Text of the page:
CART can reduce asthma severity

Asthmatics can improve their conditions by changing the way they breathe, say experts.
Thomas Ritz and Alicia Meuret, Southern Methodist University, have developed a four-week programme to teach asthmatics how to better control their condition with the help of new breathing techniques.
During an attack, sufferers tend to hyperventilate, breathing fast and deep against constricted airways to fight an overwhelming feeling of oxygen deprivation. This makes the problem worse by lowering the body’s carbon dioxide levels, which restricts blood flow to the brain and can further irritate already hypersensitive bronchial passages. It makes them even more vulnerable to future attacks.
Rescue medications that relieve asthma symptoms do nothing to correct breathing difficulties associated with hyperventilation.
As part of a four week programme, Ritz and Meuret use their biofeedback-based Capnometry-Assisted Respiratory Training (CART) to teach asthma patients to normalise and reverse chronic overbreathing.
A hand-held device called a capnometre measures the amount of CO2 exhaled. Using this device, patients learn how to breathe more slowly, shallowly and regularly.

You are who you eat with

Watching your weight? Beware of skinny friends with big appetites, for thin pals who eat a lot could put your waistline at risk.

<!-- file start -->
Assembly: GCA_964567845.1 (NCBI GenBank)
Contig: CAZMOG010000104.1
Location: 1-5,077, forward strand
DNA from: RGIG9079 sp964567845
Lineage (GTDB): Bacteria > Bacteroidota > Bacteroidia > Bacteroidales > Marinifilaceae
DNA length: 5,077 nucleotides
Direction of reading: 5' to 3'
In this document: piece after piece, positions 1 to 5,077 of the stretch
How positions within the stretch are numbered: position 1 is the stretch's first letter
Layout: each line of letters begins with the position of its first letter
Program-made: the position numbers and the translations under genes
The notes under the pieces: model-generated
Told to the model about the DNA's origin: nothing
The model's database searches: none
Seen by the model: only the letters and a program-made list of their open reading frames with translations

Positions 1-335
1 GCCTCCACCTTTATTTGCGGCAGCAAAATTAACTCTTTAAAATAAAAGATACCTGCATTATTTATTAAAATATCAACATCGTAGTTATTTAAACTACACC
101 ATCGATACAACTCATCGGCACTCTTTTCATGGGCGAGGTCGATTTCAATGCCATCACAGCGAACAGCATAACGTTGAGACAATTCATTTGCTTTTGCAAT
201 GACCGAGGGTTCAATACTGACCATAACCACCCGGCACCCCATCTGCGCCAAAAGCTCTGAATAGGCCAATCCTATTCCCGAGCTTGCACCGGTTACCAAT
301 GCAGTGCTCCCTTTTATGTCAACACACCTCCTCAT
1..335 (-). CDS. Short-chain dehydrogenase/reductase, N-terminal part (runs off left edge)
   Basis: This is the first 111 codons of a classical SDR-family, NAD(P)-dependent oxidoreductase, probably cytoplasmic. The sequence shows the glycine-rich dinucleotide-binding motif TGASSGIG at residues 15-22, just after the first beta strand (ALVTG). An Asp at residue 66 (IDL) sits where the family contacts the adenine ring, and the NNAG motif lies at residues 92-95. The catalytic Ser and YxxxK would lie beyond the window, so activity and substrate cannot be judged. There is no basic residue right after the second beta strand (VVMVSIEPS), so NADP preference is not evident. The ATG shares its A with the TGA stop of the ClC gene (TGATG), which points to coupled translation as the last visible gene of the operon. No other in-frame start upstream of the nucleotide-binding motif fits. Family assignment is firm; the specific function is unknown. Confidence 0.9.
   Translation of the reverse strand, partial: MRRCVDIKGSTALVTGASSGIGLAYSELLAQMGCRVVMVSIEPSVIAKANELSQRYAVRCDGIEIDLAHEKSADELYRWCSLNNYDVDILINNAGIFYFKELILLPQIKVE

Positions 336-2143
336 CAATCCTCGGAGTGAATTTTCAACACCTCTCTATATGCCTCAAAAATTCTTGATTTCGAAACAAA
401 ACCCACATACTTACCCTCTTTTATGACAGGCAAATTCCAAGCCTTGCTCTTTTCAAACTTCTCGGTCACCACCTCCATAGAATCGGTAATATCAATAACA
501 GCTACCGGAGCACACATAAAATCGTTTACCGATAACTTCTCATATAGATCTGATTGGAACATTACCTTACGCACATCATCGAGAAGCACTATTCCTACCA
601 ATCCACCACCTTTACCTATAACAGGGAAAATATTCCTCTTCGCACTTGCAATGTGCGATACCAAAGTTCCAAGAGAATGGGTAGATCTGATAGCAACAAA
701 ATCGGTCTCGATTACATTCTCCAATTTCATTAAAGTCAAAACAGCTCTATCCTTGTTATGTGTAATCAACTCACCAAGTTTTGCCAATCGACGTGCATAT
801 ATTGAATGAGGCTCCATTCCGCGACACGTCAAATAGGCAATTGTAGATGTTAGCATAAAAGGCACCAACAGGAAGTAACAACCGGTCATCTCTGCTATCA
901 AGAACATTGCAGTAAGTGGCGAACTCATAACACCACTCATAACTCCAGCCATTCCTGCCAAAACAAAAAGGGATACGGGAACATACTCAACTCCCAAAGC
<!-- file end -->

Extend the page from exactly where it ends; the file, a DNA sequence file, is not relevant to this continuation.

That’s the conclusion of a new study, which examined how other peoples’ weight and food choices influence how much we eat.
“Obesity is obviously a tremendous public health concern,” said researchers Brent McFerran, Darren W Dahl (both University of British Columbia), Gavan J Fitzsimons (Duke University), and Andrea C Morales (Arizona State University).

Scarless gall bladder surgery

Using a pioneering technology, surgeons at The Methodist Hospital in Houston are removing gall bladders through a single incision in the belly button to prevent scarring for patients with gall stones.
In fact, the breakthrough technique called single incision laparoscopic surgery (SILS) also ensures that patients undergo less pain during recovery.
Traditional laparoscopic cholecystectomies, or gall bladder removals, involve four half-inch or smaller incisions that may leave scars.
“Our patients like this single-incision surgery because they’re left with essentially no visible scars. Also, they can go home just hours after the procedure is completed,” said Dr Brian Dunkin.
But SILS is at the forefront of the push towards minimally invasive surgeries, which hold the promise of less scarring and potentially less pain in recovery.
The biggest advantage of SILS is that it uses only one access point, through the patient’s belly button, ultimately resulting in the potential for no visible scar.

Warming might cause tsunamis

Some of the world’s top geologists have warned that if global temperatures continue to rise, Britain might see deadly tsunamis like those that have hit Asia, head towards it in the future.
According to reports, geologists have warned of tsunamis in Britain to huge avalanches in the Alps and volcanic eruptions in Germany, if global warming continues to rise.
They say that evidence from the past reveals that times of dramatic climatic change are characterised by heightened geological activity.
For example, 10,000 years ago at the end of the last ice age, melting ice and rising sea levels triggered a significant rise in volcanic activity.

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